Randle, 604 F.3d at 1056-57 (internal citations omitted). The Ninth Circuit further noted that " [a]lthough Randle was entitled to present, pursuant to Lozada, the arguments that he would have presented on direct appeal in his state postconviction relief proceeding, his direct appeal was not, and could not be, reinstated ." Id. at 1057 (emphasis added). In Randle, the Ninth Circuit distinguished the Jimenez case because the Texas appellate rules at issue in Jimenez, unlike Nevada appellate rules and the Lozada procedure, allowed the state courts to re-open or restore the pendency of direct appeals. Id. In his supplemental brief, petitioner also cites to Thompson v. Lea, 681 F.3d 1093 (9th Cir. 2012), in support of his argument for statutory tolling. However, Thompson v. Lea must also be distinguished because it involved California appellate rules that allowed the state courts to reopen or restore the pendency of direct appeals, unlike Nevada's Lozada remedy. Id. In the instant case, although the Nevada state courts allowed petitioner to present direct appeal arguments in a Lozada petition, petitioner fails to establish that the Nevada courts restored the pendency of his direct appeal, a condition that the Ninth Circuit in Randle v. Crawford recognized could not happen in light of the Nevada Supreme Court's holding in Lozada. See Randle, 604 F.3d at 1056-57. The Court must follow the Ninth Circuit's binding authority announced in the Randle v. Crawford decision regarding the effect that Nevada's Lozada remedy has on the AEDPA statute of limitations. As such, the Court rejects petitioner's argument that the AEDPA statute of limitations began to run ninety days following the conclusion of his Lozada appeal, on August 18, 2008. The Court also rejects petitioner's argument that he is entitled to statutory tolling during the time that his May 21, 2009 state habeas petition was pending in the state courts.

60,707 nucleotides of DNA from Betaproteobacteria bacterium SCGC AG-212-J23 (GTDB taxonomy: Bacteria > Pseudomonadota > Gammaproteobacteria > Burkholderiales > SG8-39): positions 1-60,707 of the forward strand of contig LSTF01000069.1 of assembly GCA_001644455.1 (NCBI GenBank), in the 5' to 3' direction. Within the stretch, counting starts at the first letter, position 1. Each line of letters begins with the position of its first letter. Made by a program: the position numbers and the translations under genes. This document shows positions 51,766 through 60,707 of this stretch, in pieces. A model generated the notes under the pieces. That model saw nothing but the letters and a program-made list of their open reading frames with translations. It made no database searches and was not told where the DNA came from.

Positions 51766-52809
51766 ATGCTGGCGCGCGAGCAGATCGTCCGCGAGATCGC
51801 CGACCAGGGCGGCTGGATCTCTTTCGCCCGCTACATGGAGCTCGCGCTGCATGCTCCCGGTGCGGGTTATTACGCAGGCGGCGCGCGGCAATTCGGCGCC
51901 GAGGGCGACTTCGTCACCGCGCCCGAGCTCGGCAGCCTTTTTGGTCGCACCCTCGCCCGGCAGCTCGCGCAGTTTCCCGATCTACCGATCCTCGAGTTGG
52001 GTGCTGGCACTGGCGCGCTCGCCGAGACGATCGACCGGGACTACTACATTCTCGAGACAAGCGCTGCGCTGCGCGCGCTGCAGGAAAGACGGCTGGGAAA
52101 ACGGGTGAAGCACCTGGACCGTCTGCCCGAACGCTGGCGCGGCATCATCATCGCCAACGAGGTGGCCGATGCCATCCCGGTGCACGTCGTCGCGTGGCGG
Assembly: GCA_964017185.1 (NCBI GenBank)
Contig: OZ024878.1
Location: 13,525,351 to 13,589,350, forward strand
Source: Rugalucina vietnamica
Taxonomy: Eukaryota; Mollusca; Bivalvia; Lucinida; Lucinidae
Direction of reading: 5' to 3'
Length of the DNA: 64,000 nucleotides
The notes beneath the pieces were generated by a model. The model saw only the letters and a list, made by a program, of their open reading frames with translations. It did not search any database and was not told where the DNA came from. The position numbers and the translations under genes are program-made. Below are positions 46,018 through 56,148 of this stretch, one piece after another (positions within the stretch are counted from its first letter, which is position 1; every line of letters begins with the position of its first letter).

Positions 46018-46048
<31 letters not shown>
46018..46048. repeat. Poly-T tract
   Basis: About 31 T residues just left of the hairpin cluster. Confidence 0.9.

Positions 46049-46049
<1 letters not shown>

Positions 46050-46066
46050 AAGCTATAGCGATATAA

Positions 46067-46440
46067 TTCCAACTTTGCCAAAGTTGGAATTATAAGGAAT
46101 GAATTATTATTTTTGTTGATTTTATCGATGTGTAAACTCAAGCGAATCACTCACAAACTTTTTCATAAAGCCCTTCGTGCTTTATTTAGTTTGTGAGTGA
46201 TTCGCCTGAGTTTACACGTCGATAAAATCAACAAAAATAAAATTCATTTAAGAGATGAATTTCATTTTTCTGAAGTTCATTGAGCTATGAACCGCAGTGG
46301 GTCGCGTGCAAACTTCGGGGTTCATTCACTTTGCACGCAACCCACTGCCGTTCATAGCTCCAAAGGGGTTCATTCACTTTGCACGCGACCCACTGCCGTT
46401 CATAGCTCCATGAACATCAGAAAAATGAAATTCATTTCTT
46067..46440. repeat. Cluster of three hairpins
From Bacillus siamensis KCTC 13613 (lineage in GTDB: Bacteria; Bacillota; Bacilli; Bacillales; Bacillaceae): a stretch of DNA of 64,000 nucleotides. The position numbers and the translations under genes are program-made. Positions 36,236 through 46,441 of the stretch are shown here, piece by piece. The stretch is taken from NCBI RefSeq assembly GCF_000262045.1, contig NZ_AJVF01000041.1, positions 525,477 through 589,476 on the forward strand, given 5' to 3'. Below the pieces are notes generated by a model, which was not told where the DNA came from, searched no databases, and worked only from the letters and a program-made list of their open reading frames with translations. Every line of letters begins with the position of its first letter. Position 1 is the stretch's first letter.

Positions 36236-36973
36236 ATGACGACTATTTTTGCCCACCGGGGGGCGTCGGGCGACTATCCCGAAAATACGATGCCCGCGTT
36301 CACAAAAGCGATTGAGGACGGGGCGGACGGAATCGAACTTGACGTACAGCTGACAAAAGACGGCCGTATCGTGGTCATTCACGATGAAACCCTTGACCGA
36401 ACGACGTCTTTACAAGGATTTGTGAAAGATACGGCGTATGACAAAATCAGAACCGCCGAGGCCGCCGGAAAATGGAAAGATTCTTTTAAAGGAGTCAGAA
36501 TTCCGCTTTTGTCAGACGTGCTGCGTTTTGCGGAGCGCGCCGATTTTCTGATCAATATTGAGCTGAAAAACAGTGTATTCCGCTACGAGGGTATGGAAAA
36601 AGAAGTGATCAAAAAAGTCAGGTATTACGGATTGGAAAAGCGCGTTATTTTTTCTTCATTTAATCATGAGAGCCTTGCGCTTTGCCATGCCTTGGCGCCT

C. Equitable Tolling